Such was the case with Making Comics: Storytelling Secrets of Comics, Manga and Graphic Novels by comic geek Scott McCloud.
I loved comic books as a kid and my daughter is a manga (Japanese comics) fan so I figured this book would shed some light on the magic of this art form.
As it turns out, there are some email copywriting tips here for you too, even if you’re not a fan of comics.
Scott says that each cartoonist must make five choices before drawing a cartoon.
As a copywriter you should try to make these same five choices before writing an email:
1. Choice of Moment – This is about showing the moments that matter and cutting those that don’t.
While writing email copy you could call this Choice of Benefit. Focus on only one product benefit in the email. Save your list of bullets for the sales page.
2. Choice of Frame – Showing readers what they need to see and creating a sense of place.
When possible, an email should have a time and place. For example, an opening like, “The other day at Starbucks it occurred to me that…”
This makes your email more personal and of the moment and less like a canned email.
3. Choice of Image. Creating pictures to fill the frame and bring the world of your story to life visually.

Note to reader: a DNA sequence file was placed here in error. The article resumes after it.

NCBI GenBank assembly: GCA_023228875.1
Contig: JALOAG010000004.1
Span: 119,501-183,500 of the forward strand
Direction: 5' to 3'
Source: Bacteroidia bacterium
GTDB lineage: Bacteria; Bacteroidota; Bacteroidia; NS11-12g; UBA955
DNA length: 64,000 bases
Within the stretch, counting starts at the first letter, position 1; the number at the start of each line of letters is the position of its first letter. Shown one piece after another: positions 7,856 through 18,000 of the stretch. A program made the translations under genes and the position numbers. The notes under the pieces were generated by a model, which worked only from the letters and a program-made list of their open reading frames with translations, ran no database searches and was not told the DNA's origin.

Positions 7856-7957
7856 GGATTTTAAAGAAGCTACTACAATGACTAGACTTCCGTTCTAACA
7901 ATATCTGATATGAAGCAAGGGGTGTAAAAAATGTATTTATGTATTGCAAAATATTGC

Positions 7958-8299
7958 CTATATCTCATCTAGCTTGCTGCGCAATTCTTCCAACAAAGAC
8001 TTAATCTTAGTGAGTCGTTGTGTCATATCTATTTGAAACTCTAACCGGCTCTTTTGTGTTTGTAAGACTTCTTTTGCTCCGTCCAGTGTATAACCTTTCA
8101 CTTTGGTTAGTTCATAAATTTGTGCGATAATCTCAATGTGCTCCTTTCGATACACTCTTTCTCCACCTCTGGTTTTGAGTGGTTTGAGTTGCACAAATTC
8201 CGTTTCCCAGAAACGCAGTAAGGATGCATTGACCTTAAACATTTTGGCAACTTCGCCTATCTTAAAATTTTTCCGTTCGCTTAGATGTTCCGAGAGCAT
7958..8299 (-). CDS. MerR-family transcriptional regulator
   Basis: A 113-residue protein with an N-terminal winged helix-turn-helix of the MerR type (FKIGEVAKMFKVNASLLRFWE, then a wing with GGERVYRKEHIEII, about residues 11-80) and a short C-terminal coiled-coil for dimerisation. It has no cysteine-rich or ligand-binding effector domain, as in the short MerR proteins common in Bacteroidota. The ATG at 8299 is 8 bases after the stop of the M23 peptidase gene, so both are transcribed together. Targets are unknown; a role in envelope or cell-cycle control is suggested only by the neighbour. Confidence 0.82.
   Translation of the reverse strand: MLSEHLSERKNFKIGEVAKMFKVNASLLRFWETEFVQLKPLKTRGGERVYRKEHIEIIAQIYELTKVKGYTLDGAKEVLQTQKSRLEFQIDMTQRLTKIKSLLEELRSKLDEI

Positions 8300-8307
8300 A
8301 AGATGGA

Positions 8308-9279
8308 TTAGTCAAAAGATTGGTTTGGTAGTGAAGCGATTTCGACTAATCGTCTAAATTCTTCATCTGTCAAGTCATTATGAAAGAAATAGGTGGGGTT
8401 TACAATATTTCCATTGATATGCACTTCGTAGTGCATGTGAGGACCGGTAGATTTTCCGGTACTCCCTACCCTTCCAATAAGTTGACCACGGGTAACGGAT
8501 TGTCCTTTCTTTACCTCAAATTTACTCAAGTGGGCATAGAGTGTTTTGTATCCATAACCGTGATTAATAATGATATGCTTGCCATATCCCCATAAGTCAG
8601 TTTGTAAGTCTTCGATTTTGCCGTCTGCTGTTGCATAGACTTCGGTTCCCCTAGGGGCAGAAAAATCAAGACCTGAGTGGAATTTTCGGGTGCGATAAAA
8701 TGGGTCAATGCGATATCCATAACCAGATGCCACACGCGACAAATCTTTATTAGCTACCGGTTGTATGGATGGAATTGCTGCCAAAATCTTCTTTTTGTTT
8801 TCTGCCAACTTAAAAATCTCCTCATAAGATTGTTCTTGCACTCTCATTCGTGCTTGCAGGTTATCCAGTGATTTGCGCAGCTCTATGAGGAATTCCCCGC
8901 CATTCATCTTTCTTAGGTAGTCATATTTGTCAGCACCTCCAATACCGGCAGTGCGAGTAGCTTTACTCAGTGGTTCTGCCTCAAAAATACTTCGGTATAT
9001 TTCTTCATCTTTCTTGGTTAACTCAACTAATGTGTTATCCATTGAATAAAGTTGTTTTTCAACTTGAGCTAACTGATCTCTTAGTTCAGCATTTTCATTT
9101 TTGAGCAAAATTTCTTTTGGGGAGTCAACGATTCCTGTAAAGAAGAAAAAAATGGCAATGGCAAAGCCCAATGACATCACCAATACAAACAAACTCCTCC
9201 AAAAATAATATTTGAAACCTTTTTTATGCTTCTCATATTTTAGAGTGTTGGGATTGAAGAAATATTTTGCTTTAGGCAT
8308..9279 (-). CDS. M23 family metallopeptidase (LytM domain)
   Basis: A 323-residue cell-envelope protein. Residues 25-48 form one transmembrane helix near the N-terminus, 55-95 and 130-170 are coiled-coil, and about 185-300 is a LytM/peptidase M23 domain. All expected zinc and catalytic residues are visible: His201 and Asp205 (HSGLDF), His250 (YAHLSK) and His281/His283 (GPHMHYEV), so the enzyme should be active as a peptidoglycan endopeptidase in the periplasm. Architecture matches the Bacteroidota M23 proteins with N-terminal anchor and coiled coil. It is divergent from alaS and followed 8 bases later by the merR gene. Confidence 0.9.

An email copywriter does this by deciding what he wants the reader to imagine, such as a fit body, tomato plants overflowing with ripe, healthy tomatoes every August, etc.
Then tell a story or use a metaphor to create a word picture about it so that the reader can visualize it.
The word “imagine” is one of the most powerful words at an email copywriter’s disposal. For maximum impact use it at the beginning of a sentence.
4. Choice of Word. Communicate your ideas and story in a seamless way.
Which type of words should you use to do this? Ten cent words, of course.
And stay away from adjectives and adverbs. Use nouns and verbs instead.
5. Choice of Flow. Clearing your reader’s path of obstacles for a smooth reading experience.
For an email copywriter this means using short paragraphs (one or two sentences).
Insert links in the copy in a way that feels natural, not intrusive, and include a question before the link, such as “how does that sound?”
Better yet, insert only one link in the body of the email, near the end.
Use a line width of 50-65 characters for ease of reading.
Typos and sloppy grammar interrupt flow.
I often use this email structure to ensure a smooth flow: An opening that sets the frame, story, transition sentence or question, short pitch, link, P. S.
As Scott says, storytellers want readers to understand us and we want them to stick around.
This requires clarity and persuasion. If you follow those five tips you’ll be well on your way.